of their health. We are well aware that many arrive each morning without a nutritious meal inside them. Many families do not have food at home, so we give them a hot bowl of rice or noodle soup to start the day. After a nutritious lunch, all the children take a shower, and it is at this time that the workers can check the children’s bodies for infections, bruises or wounds.

...perfect eyesight... We recently noticed that several teenagers at the Children’s Home were squinting whilst working on the computer and getting frequent headaches. We therefore arranged for them to visit a local optician where they received every possible eye examination, the other boys, and the teachers at and they were then prescribed the local school did not want him spectacles and had great fun tryin their class. ing on all the different designer He was taken to the local hospital, frames. We are pleased to see that which in turn referred him to a skin specialist in Bangkok. Even in the capital the doctors could not diagnose what was wrong so he was taken to a private hospital where it was discovered that he was suffering with a rare disease that affects one in several million people. A course of steroids was advised, with the warning that giving steroids to such a young boy could stunt his there is no more squinting and no growth and may even affect him more headaches. reaching puberty. An alternative was to try and keep the skin clean and moist to prevent infections Many of the children attending which would hopefully reduce the the Father Ray Day Care Center irritation and smell. also have medical problems and Twice a day he visits the clinic although these youngsters return where the nurse bathes him in cool home to live with their families clean water, washes him with each evening, we also take care


Our nurse keeps a close eye on the health of our children and she also gives the youngsters their vaccinations when needed.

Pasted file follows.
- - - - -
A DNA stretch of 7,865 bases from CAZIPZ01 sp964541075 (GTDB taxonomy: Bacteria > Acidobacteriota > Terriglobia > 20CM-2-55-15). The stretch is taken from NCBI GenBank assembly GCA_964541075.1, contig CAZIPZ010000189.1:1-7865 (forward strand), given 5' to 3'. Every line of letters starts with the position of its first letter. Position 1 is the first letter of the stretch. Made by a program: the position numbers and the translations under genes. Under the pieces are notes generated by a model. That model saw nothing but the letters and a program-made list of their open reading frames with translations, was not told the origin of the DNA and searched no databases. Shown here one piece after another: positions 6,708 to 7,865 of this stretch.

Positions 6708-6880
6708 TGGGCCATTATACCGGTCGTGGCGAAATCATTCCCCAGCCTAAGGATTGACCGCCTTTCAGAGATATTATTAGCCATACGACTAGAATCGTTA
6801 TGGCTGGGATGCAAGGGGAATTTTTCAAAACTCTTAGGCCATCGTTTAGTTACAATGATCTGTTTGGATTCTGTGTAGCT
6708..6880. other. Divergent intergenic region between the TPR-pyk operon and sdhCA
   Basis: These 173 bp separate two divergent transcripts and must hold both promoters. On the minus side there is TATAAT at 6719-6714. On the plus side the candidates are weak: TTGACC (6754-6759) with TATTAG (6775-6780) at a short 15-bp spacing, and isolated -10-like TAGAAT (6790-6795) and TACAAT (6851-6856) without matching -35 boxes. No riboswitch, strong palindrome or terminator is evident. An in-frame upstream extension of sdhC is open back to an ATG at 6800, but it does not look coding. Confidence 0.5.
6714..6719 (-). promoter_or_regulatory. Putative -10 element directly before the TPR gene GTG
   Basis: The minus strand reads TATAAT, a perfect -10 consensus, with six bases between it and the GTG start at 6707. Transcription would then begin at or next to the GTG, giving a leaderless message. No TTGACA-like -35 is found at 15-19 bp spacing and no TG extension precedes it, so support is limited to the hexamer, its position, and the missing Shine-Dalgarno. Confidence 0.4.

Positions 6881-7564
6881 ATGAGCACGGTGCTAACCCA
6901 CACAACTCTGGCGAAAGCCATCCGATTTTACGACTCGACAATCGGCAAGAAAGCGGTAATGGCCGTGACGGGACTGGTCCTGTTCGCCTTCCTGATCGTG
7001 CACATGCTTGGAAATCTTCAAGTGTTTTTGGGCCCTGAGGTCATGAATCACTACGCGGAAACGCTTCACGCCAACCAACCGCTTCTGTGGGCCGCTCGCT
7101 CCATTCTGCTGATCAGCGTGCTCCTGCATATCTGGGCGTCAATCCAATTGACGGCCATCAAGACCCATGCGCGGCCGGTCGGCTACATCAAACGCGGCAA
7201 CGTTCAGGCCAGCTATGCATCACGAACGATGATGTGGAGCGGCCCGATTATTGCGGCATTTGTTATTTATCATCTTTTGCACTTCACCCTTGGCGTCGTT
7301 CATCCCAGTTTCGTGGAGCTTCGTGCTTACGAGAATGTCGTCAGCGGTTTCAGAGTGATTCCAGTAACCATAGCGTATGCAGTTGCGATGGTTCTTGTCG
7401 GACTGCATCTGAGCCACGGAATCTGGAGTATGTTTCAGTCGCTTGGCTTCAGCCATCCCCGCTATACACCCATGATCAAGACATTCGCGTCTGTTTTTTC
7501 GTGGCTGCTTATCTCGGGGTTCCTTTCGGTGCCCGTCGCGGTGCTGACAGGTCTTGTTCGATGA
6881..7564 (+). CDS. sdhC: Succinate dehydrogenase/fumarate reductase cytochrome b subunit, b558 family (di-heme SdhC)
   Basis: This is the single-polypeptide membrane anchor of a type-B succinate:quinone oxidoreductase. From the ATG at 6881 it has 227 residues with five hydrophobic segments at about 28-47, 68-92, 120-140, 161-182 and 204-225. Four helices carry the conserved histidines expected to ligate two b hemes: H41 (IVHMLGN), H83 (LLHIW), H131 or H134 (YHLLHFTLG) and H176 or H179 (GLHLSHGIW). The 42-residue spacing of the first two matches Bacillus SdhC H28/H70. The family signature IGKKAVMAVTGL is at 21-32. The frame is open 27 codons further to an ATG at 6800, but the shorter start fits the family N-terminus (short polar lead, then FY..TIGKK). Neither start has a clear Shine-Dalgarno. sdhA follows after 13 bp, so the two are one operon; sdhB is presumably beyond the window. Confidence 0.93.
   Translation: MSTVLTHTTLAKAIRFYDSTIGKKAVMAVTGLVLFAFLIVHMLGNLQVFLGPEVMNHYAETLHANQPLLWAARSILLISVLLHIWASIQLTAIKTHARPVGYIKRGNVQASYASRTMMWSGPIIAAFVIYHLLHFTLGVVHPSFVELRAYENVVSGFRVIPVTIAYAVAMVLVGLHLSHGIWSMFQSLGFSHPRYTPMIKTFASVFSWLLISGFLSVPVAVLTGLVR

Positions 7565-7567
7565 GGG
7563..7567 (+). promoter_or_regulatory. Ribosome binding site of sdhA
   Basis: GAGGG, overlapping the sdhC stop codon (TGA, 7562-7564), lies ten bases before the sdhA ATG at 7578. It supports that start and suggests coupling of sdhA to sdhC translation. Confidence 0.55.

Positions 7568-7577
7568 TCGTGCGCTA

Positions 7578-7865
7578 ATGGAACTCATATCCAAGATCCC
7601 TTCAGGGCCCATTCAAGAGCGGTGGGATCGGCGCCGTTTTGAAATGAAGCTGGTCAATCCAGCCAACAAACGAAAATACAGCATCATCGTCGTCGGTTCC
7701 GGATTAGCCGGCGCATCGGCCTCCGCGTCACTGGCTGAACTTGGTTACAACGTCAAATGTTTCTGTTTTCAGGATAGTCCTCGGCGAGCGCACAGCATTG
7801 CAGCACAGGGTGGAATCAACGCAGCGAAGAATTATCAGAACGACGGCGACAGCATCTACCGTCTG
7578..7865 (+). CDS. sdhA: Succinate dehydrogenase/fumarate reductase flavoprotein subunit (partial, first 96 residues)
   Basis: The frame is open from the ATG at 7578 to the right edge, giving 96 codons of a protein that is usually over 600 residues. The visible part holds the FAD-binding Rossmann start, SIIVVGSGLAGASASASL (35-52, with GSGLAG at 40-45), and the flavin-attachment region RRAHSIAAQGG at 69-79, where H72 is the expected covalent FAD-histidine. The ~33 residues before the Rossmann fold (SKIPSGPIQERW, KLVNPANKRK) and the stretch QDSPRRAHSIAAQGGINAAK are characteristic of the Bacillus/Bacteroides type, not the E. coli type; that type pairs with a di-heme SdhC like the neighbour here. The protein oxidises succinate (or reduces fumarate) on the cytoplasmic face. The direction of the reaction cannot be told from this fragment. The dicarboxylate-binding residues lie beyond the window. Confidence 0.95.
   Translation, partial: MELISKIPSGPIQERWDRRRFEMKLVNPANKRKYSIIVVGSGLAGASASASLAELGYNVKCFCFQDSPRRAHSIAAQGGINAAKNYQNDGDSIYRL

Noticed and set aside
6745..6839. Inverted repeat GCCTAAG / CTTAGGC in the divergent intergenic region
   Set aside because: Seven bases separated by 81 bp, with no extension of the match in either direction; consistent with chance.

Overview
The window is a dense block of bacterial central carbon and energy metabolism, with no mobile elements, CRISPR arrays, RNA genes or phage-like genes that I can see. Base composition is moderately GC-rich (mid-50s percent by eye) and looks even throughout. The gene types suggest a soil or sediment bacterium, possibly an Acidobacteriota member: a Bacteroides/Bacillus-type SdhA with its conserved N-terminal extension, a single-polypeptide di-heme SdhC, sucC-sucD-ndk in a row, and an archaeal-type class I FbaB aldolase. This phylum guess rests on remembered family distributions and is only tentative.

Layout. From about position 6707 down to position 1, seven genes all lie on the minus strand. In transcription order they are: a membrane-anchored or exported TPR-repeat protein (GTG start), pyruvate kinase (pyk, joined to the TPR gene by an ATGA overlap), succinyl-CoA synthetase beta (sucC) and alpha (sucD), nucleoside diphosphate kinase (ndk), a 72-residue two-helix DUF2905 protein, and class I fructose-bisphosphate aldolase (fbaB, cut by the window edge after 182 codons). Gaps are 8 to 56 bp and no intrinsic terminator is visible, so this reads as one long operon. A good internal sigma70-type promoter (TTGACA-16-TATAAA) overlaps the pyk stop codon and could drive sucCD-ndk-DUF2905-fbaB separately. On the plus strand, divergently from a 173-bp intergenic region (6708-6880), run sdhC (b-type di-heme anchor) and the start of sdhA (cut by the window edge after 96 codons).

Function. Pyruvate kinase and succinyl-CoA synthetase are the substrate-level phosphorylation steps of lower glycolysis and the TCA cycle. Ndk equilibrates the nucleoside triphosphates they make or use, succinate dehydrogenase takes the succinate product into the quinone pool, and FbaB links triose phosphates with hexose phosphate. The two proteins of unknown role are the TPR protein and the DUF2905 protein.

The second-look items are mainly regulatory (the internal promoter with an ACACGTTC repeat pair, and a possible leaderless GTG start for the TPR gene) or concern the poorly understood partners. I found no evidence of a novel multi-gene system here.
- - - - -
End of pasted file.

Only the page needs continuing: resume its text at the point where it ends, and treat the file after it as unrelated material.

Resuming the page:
...regular exercises... At the Vocational School for People with Disabilities, potential students are assessed at interview to see if they are well enough to study. Many of these young people have been involved in accidents which has left them wheelchair bound, and some arrive with the most horrendous pressure sores on their lower backs and buttocks. Our nurse recently asked one wheelchair bound young lady if she was doing her exercises each day, and explained how she should be lifting

we never turn a needy child away

herself out of her seat every twenty minutes to keep the blood flowing. The students then informed the nurse that, ‘there is no blood flowing, I am paralyzed’. Many students think that as they no longer have feeling in their lower limbs then there is no blood flow. No one had told this young lady that although she has damaged her nerves, which is the cause of her paralysis, there is still a blood flow and if the blood is not reaching all areas of her body then the skin will start to break down, causing pressure sores.

At the Father Ray Children’s Home our young boys are learning how to cook, and not just how to cook, but how to cook healthy food. The boys visit the local markets where they can see just how fresh the food is, and also where the food they are eating comesfrom. They are learning how to look out for the freshest food at the market and also how to bargain for the best price. But the best thing about these cooking classes is that the boys get to eat what they cook.

...and protection against disease. Early last year one of our volunteers was in a panic. As she entered her class to teach her daily English lesson she noticed that every student was wearing a face mask, and this was at the height of the swine flu epidemic. Asking her first year students what was the matter, the teacher speaks no Thai and the students knew very little English, they all told her ‘have swine flu’.